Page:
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S.A. Bent, comp. Familiar Short Sayings of Great Men. 1887.

Archidamus III.

  • [King of Sparta; resisted successfully the attack of Epaminondas, 362 B.C.; ascended the throne, 361; having passed over to Sicily to aid the Tarentines, was killed in battle, 328.]
  • If you measure your shadow, you will find it no greater than before the victory.

  • To Philip of Macedon, who sent him a haughty letter after the battle of Chæronea.—PLUTARCH: Laconic Apothegms.
  • When asked how much land the Spartans possessed, he replied, “As much as their spears reach.”—Ibid.
  • Periander was a skilful physician, but wrote very bad poems, which caused the king to say to him, “Why, Periander, instead of a good physician, are you eager to be called a bad poet?”—Ibid.
  • The allies were consulting together in regard to the amount of treasure necessary to carry on the Peloponnesian War, and how they should raise it. Archidamus thought the discussion futile. “War,” he said, “cannot be put on a certain allowance;” or, as Plutarch also gives it in his “Apothegms of Kings and Great Commanders,” “War has a very irregular appetite.”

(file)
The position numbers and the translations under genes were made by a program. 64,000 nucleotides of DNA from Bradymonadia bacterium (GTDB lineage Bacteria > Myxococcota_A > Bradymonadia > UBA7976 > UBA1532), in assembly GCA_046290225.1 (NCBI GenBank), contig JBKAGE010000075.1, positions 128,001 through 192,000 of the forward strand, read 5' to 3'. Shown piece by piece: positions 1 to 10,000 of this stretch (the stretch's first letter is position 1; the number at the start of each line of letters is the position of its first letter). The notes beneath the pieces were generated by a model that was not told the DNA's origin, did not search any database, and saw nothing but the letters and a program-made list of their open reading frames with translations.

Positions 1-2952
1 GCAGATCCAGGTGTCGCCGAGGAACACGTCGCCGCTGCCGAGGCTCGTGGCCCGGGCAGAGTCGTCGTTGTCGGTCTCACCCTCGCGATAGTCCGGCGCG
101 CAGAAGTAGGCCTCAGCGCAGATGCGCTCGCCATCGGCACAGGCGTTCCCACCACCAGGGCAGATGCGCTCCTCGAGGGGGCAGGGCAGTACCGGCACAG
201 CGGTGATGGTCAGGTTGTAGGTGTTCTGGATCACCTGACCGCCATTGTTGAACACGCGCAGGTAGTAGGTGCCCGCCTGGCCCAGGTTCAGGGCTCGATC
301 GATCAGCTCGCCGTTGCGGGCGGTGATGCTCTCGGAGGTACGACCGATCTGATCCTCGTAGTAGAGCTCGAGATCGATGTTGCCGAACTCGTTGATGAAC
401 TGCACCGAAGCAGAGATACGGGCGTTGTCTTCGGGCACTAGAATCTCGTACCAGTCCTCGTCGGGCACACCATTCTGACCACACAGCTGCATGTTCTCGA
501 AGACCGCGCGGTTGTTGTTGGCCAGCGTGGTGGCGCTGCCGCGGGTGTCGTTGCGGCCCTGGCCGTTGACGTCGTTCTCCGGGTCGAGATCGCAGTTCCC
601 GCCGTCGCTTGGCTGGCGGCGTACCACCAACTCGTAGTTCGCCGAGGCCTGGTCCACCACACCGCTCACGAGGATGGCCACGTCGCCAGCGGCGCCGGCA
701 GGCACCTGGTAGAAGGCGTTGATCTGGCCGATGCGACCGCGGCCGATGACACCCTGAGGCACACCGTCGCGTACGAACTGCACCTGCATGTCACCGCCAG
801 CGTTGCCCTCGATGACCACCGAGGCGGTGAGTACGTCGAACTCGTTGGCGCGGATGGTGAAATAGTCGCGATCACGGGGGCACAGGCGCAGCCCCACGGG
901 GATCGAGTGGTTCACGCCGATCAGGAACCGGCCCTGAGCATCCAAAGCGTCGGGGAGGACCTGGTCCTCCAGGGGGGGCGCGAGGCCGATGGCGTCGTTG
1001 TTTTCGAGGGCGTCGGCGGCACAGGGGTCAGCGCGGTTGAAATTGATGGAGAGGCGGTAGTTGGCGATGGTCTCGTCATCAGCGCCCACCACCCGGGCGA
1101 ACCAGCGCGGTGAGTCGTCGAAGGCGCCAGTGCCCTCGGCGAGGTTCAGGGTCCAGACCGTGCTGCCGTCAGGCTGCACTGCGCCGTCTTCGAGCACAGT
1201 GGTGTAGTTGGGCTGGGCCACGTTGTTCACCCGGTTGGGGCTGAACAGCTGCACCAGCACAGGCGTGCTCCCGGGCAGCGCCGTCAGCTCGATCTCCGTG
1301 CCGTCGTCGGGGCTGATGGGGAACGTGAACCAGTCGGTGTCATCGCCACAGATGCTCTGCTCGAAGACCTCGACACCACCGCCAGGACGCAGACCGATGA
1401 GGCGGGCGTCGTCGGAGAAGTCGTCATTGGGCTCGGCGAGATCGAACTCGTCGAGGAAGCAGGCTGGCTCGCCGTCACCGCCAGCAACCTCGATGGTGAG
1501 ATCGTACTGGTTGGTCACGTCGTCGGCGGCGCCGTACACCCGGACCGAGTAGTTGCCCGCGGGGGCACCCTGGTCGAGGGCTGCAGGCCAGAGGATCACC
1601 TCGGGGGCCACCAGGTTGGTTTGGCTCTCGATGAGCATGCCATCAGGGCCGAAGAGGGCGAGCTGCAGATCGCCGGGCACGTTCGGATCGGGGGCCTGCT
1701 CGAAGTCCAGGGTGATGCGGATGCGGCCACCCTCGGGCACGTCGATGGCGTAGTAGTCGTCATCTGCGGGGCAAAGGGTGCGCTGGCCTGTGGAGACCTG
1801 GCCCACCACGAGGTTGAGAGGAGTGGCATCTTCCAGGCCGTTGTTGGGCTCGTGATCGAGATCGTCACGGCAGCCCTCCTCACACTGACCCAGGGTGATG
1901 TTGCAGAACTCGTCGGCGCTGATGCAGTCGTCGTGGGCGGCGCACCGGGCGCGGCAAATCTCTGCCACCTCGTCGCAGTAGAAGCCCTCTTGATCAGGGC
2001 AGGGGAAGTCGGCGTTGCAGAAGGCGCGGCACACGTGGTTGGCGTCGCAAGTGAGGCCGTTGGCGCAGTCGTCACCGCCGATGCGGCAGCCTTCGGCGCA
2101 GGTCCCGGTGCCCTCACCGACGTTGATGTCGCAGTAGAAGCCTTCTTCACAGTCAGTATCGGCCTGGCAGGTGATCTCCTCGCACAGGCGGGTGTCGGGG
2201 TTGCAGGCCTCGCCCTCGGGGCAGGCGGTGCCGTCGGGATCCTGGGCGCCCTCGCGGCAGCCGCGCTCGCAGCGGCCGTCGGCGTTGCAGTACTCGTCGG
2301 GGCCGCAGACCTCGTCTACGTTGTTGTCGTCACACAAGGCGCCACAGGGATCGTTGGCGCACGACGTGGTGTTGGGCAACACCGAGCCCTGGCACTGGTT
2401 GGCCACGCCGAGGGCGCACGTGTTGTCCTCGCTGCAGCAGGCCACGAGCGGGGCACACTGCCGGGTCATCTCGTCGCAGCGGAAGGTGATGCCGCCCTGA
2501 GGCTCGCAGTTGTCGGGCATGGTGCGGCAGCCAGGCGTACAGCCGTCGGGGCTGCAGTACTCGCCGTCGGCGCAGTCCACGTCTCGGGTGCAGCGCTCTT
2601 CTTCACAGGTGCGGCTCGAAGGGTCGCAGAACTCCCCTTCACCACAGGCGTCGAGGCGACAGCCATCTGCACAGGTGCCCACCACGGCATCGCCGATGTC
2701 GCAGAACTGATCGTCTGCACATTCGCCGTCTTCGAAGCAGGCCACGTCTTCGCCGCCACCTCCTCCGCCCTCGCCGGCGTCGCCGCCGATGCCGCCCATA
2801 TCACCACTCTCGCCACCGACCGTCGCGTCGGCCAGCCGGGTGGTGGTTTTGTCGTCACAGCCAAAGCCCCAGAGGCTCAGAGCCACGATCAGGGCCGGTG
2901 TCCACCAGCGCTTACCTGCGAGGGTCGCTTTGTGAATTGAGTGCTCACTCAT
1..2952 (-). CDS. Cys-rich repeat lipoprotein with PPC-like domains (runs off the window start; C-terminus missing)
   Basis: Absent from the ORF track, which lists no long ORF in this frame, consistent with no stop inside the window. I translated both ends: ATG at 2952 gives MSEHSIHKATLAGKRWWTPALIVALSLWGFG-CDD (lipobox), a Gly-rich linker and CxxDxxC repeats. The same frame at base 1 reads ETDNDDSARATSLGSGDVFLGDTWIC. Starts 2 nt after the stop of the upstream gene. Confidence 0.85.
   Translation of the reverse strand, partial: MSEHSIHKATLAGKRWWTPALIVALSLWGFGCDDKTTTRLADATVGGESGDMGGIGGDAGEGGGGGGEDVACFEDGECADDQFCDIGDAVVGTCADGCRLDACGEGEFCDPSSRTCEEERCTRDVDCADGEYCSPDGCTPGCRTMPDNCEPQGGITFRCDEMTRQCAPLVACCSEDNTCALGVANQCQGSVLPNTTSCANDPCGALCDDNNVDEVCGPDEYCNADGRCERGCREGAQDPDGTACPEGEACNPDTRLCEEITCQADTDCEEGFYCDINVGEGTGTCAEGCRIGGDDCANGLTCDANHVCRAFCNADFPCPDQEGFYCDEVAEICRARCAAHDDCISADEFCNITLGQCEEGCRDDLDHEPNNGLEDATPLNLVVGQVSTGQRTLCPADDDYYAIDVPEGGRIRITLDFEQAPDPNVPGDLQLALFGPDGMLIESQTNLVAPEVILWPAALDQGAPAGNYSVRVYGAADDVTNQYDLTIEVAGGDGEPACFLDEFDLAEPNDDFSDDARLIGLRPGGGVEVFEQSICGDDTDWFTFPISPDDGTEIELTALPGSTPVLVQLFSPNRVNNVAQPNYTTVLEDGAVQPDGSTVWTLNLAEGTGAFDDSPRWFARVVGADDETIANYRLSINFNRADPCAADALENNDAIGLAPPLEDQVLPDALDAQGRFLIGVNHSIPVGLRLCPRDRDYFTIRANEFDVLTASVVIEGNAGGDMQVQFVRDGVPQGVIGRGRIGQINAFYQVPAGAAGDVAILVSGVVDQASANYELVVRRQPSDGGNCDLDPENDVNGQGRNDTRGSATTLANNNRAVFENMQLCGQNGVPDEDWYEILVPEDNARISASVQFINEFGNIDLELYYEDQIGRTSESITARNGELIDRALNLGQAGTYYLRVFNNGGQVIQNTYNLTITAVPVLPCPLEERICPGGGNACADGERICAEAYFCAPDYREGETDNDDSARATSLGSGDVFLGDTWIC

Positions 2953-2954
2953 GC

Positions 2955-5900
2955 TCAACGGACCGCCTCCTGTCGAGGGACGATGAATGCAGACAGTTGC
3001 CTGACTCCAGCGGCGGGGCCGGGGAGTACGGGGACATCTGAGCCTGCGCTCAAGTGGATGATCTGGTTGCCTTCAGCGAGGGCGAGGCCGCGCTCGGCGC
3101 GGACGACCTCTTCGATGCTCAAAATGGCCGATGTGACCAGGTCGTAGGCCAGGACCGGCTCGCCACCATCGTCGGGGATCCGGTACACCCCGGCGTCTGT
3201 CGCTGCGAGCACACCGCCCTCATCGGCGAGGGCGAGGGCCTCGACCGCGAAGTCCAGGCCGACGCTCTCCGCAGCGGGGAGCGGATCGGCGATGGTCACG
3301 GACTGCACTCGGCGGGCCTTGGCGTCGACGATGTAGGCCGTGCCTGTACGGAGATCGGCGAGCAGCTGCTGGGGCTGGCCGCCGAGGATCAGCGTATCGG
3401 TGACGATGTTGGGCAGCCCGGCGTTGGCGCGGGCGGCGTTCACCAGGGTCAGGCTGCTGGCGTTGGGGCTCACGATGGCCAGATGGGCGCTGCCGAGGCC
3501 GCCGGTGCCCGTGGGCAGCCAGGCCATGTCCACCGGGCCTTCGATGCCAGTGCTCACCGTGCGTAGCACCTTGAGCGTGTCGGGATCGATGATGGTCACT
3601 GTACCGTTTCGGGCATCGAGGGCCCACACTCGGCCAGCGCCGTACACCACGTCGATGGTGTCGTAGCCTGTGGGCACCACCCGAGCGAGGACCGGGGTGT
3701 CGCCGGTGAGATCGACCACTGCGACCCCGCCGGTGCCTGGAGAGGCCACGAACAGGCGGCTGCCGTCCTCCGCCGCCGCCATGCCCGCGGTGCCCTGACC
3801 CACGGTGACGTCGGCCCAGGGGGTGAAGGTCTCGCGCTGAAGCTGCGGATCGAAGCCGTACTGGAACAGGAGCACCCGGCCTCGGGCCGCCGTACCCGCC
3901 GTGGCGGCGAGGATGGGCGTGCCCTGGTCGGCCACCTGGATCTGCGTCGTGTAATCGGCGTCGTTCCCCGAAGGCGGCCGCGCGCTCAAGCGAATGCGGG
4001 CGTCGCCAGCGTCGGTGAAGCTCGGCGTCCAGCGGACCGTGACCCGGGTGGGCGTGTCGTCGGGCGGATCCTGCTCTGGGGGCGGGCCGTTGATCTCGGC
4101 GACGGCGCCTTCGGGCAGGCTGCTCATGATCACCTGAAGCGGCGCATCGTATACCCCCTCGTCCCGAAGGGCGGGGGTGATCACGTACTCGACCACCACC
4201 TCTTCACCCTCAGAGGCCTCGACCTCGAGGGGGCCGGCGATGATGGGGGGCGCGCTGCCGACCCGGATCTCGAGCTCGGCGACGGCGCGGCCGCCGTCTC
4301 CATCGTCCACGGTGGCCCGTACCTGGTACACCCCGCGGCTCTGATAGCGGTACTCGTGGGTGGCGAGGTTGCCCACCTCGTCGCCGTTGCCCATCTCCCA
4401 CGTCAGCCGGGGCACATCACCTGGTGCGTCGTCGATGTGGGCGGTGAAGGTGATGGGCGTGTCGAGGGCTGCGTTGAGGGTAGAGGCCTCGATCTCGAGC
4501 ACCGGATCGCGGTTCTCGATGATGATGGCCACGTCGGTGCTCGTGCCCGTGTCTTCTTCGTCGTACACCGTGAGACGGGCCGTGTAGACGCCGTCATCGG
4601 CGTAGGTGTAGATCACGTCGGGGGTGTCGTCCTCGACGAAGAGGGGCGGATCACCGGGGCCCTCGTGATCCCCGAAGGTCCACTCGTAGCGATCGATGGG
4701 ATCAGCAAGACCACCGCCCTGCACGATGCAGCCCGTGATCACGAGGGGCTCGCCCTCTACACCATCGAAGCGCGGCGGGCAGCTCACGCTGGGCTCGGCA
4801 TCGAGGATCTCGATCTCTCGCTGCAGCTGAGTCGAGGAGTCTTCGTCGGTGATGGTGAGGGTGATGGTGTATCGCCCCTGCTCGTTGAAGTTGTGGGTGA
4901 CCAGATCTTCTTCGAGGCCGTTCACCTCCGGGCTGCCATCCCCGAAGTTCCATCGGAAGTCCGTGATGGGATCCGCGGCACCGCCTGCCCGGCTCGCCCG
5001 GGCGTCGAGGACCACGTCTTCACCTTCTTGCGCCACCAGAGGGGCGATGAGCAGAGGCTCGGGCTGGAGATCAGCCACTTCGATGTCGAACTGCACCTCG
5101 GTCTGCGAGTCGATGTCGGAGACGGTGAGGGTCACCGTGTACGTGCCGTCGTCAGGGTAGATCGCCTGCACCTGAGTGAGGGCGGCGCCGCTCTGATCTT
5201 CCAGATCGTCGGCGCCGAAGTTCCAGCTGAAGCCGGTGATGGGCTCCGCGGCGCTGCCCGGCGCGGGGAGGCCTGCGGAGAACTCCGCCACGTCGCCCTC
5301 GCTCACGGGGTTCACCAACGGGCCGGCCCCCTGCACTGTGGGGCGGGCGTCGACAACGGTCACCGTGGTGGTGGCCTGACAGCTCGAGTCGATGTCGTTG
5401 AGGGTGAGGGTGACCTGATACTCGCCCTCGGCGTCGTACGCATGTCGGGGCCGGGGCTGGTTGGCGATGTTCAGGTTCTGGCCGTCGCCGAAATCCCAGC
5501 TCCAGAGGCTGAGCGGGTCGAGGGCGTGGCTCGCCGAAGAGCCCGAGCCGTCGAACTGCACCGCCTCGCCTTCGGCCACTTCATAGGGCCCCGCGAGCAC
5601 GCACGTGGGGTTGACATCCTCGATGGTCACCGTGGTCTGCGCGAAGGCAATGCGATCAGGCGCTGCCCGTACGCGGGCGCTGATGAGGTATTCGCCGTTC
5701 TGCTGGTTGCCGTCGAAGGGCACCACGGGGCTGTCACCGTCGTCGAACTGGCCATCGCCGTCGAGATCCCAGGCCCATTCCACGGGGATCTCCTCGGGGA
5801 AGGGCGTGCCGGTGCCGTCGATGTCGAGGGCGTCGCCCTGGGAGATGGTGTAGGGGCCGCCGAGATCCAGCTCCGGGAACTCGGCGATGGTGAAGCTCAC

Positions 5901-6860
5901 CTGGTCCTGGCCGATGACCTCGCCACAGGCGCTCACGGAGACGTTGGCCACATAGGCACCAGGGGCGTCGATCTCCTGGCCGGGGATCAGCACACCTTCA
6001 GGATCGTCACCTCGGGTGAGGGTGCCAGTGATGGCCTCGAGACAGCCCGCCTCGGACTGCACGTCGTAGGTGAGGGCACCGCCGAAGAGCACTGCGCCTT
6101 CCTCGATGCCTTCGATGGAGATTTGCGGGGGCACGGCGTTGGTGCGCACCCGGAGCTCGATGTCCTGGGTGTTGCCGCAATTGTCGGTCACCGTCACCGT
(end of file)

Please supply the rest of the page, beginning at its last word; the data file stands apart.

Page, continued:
• When he saw for the first time a dart shot out of an engine brought from Sicily, he exclaimed, thinking the fashion of war would be thereby changed, “Good God! true valor is gone forever!”—Laconic Apothegms.